One of the most asked questions near-retirees have about Social Security is when is the best time to start collecting benefits. Even though many may assume that putting off your benefits as long as possible is more beneficial to maximize your Social Security benefit, this is not always correct. Instead, the optimal solution depends on a person’s unique financial situation, health, and retirement plans.
Here’s what to know about how Social Security works and why someone would claim their benefits early or later.
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How Does Social Security Work?
Social Security retirement benefit is based on your lifetime earnings. Therefore, the higher your earnings, the higher your benefits will be. However, there’s a catch. Social Security will not tax your taxable income over $147,000. This amount is known as the “maximum taxable earnings” and changes yearly.
As you pay Social Security payroll taxes, you can earn four credits per year by at least making $6,040 per year. You must earn at least 40 credits over ten years to qualify for benefits. Your benefits are based on the 35 years in which you made the most amount of money. If you haven’t worked for 35 years, zeros will be added for those non-working years, which will lower your payout. Social Security averages your monthly earnings to estimate your benefit amount.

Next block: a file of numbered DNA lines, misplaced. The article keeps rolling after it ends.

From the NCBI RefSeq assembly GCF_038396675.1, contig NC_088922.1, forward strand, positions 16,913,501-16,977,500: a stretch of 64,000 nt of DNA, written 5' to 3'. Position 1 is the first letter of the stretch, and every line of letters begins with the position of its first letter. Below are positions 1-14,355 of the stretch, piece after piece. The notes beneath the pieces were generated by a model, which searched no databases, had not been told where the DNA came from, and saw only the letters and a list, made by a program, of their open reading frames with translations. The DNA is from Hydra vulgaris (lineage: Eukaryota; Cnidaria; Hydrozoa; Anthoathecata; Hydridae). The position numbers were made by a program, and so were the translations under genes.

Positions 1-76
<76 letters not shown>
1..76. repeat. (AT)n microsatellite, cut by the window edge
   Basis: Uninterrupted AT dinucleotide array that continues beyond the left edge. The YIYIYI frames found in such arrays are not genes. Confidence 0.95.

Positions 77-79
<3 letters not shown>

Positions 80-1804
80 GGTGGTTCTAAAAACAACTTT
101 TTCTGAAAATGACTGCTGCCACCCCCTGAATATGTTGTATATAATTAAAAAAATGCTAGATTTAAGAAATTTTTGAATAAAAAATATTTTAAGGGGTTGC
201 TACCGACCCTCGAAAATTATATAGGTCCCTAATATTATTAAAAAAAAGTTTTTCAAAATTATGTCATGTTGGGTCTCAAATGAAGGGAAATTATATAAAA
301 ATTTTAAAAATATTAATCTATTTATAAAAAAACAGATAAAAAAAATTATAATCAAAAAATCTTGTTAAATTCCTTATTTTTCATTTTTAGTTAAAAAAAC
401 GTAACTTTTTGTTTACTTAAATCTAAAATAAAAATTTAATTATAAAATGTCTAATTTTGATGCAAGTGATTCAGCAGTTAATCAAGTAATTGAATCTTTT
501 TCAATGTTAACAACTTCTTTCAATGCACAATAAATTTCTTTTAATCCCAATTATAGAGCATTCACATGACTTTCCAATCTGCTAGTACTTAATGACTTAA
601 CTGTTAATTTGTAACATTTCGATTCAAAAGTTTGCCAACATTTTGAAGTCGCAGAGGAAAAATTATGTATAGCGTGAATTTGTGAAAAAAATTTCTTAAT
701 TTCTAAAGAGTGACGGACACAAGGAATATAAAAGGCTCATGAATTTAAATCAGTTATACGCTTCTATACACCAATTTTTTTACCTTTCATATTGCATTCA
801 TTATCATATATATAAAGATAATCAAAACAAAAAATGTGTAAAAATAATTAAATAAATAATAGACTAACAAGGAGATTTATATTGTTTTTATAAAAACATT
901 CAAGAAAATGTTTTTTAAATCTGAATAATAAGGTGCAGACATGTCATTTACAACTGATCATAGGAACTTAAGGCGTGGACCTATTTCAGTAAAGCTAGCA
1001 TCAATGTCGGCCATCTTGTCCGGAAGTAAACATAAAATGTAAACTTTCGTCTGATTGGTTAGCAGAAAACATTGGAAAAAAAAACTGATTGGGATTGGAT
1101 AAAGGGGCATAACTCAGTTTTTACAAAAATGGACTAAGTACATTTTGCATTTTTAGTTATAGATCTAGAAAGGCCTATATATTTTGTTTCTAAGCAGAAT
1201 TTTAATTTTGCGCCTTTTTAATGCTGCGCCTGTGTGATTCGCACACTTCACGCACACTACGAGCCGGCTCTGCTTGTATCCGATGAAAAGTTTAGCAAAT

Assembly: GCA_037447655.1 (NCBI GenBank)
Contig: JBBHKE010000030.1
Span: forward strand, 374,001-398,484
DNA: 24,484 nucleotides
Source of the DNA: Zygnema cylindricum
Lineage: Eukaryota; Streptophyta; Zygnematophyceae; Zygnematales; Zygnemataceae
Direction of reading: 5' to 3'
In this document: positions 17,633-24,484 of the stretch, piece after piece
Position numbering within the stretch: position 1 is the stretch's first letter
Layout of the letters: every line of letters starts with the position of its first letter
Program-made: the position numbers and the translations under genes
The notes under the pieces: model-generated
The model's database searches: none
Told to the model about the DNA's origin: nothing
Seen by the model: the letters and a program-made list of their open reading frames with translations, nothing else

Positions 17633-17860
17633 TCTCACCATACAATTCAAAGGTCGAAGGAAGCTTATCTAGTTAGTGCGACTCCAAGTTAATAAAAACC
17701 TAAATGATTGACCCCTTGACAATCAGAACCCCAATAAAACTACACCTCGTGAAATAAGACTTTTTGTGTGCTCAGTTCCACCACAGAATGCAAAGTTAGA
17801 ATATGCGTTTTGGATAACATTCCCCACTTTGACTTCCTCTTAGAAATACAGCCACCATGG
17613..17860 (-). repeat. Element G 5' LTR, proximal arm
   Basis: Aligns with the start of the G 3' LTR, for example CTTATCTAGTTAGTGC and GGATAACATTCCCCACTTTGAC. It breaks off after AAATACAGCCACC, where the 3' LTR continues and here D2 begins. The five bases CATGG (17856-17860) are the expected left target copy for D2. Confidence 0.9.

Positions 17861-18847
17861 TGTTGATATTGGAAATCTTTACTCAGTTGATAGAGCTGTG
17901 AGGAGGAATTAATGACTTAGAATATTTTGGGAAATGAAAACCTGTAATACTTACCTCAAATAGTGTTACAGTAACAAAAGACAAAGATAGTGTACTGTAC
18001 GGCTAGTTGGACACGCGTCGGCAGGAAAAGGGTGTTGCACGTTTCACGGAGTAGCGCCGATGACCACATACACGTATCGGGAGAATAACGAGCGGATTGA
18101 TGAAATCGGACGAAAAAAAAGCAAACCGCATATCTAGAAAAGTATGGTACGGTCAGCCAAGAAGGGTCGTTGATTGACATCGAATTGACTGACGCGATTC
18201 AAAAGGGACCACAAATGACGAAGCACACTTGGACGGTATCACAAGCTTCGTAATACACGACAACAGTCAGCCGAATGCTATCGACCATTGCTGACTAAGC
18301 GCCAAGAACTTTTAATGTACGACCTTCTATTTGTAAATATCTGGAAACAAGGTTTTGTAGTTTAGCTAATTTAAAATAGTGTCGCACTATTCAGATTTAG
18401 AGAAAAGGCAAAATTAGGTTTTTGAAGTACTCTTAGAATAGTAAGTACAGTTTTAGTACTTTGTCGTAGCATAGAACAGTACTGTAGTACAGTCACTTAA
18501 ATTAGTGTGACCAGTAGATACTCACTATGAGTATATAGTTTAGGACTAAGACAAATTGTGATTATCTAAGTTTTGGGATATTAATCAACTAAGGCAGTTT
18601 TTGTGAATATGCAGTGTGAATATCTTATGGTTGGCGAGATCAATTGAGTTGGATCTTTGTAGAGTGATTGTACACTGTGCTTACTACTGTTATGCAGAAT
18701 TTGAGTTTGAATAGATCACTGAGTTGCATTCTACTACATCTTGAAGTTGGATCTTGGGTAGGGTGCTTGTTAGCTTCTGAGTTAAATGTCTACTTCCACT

You may start collecting benefits as early as 62. However, your benefits will be reduced if you start collecting before your full retirement age, either age 66 or 67. For example, if you take your benefits at age 62, you will get 30% less benefit per payment than your full retirement age. Here are several things to consider before deciding when to start collecting your Social Security benefits.
Reasons to Claim Social Security Early
Get Out of Debt
If you have difficulty paying off high-interest debt, consider collecting payments sooner. Compound interest from high-interest loans can cause more harm than collecting Social Security later. Before you start collecting Social Security to pay off your debt, compare the debt interest rate and your projected Social Social benefit.
Need Extra Income